Navigating through this midlife journey and trying to retain my sense of humor.
I’m not a big shopper these days. I spent almost five years producing a shopping magazine and radio show, so bargain hunting still seems a little like work to me.
I am, however, still frugal. Okay, I’m cheap – I don’t like to pay a lot of money for clothes, shoes, purses – you won’t find designer brands stacked up in my closet. You will find a lot of clothes I don’t wear anymore since I started working from home. All those skirts, trousers and sheaths are starting to gather dust, along with the high heels.
What I didn’t have is a great pair of comfy jeans.
I don’t mean to say I am jean-free. I have about ten pair, of assorted colors, sizes and weight. Some are barely worn (did I really think I was going to wear white jeans?) and at least two pair are almost a decade old, and in danger of going threadbare in places you don’t want to be threadbare (no one wants to see that).
I found myself in Steinmart recently, looking for a nice blouse to wear for a TV appearance. The “tips” they sent over said to wear solid, bright colors. My closet is 90% black, and 10% faded, so I needed something new with a little color. I found a great teal blouse on sale for $17 and as I was walking back to the dressing room, I spied a rack of skinny jeans in a deep blue hue for $29. Soft, stretchy…sold!
They turned out to be Bandolino, the Selene version. I’d only seen Bandolino shoes before. These were the knit-to-fit style, and soft as yoga pants. They have a zipper and pockets, which makes them handy (I love to put my cell phone and a Kleenex in my pocket when I leave the house).
The thing I love most about them is that they are comfortable. I mean pajama-jean comfortable! But they look like regular skinny jeans. This particular color is so dark that is can pass for black with the right color (not that there’s anything wrong with blue). And they didn’t stretch out. No sagging at the waist, seat or knee after a few hours like some stretchy jeans.
It took a little while for me to come around to the skinny jean style. That probably means it won’t be “in” this season, since I am never “on trend”. I resisted going for the skinny jeans ever since Stacy London on What Not To Wear told us curvy girls to not even try them on – stick with the boot cut. But I don’t care anymore. I’ve worn these jeans four times in two weeks. I love them so much I went back to look for a black pair (yes, I have an addiction to black clothing) and, even though they didn’t have black, I ended up buying another blue pair, just so I can have a spare.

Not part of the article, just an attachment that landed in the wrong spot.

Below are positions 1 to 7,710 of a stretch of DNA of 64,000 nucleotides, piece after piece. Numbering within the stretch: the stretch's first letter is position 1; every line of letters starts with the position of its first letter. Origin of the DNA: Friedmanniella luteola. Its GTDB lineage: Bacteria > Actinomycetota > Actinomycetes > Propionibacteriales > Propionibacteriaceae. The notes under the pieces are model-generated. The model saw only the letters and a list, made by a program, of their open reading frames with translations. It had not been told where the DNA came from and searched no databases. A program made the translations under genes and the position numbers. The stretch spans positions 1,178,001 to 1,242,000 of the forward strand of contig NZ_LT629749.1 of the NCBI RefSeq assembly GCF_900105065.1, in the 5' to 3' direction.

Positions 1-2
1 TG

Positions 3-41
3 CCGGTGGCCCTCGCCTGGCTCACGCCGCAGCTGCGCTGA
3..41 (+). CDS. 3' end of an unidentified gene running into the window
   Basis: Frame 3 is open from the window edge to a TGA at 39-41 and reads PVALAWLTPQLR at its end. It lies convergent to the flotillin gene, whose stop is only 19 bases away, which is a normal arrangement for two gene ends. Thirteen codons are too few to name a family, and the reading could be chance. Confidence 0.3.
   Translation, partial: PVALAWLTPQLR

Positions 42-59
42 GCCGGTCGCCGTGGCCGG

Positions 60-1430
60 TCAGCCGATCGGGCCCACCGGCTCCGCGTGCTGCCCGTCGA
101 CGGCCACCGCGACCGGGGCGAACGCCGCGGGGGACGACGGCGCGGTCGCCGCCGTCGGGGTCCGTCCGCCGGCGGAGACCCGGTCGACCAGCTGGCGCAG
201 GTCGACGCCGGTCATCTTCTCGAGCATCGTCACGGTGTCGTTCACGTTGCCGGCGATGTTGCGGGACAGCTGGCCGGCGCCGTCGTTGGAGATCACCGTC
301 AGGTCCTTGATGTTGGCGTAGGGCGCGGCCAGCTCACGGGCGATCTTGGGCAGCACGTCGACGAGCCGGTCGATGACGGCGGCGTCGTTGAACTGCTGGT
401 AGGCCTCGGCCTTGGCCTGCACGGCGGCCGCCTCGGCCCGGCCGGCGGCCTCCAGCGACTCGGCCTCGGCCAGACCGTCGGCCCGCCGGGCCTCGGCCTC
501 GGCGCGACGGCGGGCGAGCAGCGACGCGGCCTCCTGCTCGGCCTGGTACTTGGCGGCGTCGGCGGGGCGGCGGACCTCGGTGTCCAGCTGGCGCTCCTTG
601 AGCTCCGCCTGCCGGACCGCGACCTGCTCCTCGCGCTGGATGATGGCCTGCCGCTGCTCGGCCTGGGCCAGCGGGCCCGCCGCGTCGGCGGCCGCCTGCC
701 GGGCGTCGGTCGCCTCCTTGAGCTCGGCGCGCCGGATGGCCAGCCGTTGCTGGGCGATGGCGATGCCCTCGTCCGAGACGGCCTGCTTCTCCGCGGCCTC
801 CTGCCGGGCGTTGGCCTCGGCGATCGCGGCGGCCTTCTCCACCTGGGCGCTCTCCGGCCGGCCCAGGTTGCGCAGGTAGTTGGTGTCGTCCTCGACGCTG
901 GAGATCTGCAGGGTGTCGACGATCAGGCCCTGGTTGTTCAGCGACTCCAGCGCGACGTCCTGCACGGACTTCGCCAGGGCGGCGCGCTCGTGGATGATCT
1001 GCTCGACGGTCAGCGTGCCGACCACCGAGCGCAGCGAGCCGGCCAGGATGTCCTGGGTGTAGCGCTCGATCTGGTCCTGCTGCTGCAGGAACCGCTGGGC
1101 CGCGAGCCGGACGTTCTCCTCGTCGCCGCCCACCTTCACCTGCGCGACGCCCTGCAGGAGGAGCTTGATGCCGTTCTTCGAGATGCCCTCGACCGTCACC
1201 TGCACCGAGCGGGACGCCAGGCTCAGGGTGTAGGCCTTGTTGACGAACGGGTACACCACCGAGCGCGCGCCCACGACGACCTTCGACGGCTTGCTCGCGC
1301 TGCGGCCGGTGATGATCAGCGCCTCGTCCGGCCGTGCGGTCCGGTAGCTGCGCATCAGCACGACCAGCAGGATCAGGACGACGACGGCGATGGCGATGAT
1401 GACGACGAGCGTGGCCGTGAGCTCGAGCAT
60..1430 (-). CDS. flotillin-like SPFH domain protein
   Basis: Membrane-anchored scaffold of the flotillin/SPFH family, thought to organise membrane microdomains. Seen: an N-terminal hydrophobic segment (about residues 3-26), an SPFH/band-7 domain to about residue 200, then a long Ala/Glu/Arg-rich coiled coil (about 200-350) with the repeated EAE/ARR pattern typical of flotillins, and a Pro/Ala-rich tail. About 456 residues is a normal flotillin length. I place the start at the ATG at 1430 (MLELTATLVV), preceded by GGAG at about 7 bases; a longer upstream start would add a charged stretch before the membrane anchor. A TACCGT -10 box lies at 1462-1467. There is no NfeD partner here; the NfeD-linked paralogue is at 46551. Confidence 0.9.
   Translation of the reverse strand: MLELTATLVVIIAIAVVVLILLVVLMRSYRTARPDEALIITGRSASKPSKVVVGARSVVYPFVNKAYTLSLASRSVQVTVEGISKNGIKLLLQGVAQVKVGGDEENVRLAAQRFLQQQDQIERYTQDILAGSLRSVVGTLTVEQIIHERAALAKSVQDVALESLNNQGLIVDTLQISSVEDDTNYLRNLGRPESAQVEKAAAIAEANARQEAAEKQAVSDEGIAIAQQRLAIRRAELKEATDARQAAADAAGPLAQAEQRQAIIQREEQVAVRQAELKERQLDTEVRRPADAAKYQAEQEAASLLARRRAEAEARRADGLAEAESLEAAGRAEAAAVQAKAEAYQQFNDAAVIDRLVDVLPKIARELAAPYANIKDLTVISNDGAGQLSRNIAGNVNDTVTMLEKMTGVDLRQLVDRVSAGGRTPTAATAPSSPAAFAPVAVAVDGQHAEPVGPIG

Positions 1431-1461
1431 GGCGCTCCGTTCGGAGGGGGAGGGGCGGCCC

I looked online, but I have not found a source for this exact jean. These are not the pull-ons or the capris. They hit right at the ankle. I’m a little worried that they will shrink. The label says to turn inside out and tumble dry on low – not sure I can keep that up. Jeans don’t get special treatment at my house.
I think they work well with almost every shoe I’ve tried except sneakers (I’m only 5’4 – you may be able to pull that look off if you are taller). I like them best with my ballet flats.
They looked nice on TV with that teal blouse and my heels! You know I’m comfortable in these jeans if I dare to show a pic of my backside. Thanks to my hubby for volunteering to take the shot J
This is not a sponsored post, I just love the jeans!
UPDATE 4/9 - found some Selene style/darkwash onlne at a source called Stage Stores. I have not ordered yet. Looks like SteinMart, BonTon and Belk are sold out of these jeans.Grab them wherever you can find them! They run small - if you are curvy, order one size up. I usually wear an 8 and I needed a 10.
I’m in my reinvention stage! Currently touring as the co-founder of Tykester App. Follow me on Twitter as I find great things for vibrant, real women or at www.tamtalks.com
I wish I had longer, lusher lashes. I must not be alone., the selection of mascaras out there on the market is staggering. I’ve tried at least two dozen of them in the past few years – drugstore, department store, beauty boutique and online. I never seem to last with one brand very long. My lashed are blond - practically invisible, so mascara is essential to me. My aging eyes need some help to look, well, lets just say “fresher”.